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  1. #11

    Default Re: Sea trout v finnock?

    I wish I had photographed all the sea trout I caught in a Shetland Voe last Tuesday. In all I caught over 20 fish with the majority being over the pound. The first I caught there was no dispute being a lovely fat silvery fish of more than 3lb 8oz (according to my fishing buddy) and I had left my phone in the car! There were several others in the pound and a quarter to a pound and a half category that were slimmer in build to the remainder which were of the half to a pound category. The majority of the smaller fish were similar in build to yours Col and I would certainly call them finnock or "herrin troot" as they are called up here. My understanding is that "finnock" are grilse sea trout i.e. returning to spawn for the first time but how do we know for sure without taking a scale sample! Up here some would say that if a fish is over a pound it is a sea trout but that is extremely arbitrary and as you say there will be some above that weight that will be finnock. Personally I think the line between them is very wiggly as it probably is between salmon and grilse. 99% of my sea trout are returned so the definition isn't much of an issue to me. All of my fish went back that day including the big one. I did feel in two minds however especially as it was in superb condition and I never photographed it! Ach weel!

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  2. #12

    Default Re: Sea trout v finnock?

    Quote Originally Posted by tingvollr View Post
    99% of my sea trout are returned so the definition isn't much of an issue to me.
    All our fish were returned. It was just for the hotel's fishing register - how many finnock and how many sea trout?

    Col
    Please note that any views expressed in this post may be those of the
    originator and do not necessarily reflect those of the reader.

  3. #13
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    Default Re: Sea trout v finnock?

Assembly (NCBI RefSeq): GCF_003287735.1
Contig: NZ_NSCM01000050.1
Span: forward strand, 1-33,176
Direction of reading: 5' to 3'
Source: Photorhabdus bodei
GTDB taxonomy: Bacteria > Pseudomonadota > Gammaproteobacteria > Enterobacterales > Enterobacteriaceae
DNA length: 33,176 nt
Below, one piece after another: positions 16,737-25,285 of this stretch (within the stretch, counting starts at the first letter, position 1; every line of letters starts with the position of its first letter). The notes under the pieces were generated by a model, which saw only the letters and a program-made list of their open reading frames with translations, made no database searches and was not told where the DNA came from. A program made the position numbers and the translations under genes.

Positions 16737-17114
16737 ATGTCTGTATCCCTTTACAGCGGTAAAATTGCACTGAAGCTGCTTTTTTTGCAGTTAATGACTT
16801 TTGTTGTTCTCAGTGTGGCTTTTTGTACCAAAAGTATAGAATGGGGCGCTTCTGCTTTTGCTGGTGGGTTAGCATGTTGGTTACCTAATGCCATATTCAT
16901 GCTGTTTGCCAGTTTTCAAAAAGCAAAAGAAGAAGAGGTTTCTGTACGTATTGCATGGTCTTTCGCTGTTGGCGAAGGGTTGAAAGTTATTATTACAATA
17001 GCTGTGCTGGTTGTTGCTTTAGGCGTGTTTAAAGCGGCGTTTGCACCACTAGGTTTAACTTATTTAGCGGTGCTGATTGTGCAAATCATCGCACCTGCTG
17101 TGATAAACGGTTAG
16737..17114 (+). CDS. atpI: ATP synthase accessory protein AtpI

The EA require (by law) a full catch return for migratory salmon & sea trout at the end of each season. They differentiate that sea trout are over a pound & that those a pound or less are finnock,peal or whatever their local terminology.
    2019 & it will be time for a change.

  4. #14

    Default Re: Sea trout v finnock?

    Quote Originally Posted by taffy1 View Post
    The EA require (by law) a full catch return for migratory salmon & sea trout at the end of each season. They differentiate that sea trout are over a pound & that those a pound or less are finnock,peal or whatever their local terminology.
    I'm confused now. So, do you need to differentiate between finnock and sea trout or not?

    Col
    Please note that any views expressed in this post may be those of the
    originator and do not necessarily reflect those of the reader.

  5. #15

    Default Re: Sea trout v finnock?

    Quote Originally Posted by Cap'n Fishy View Post
    All our fish were returned. It was just for the hotel's fishing register - how many finnock and how many sea trout?

    Col
    Ok I see what you are getting at. Do Marine Scotland ask for a split too? If so I would probably record mine as over a pound Sea trout / under - finnock. Rather arbitrary!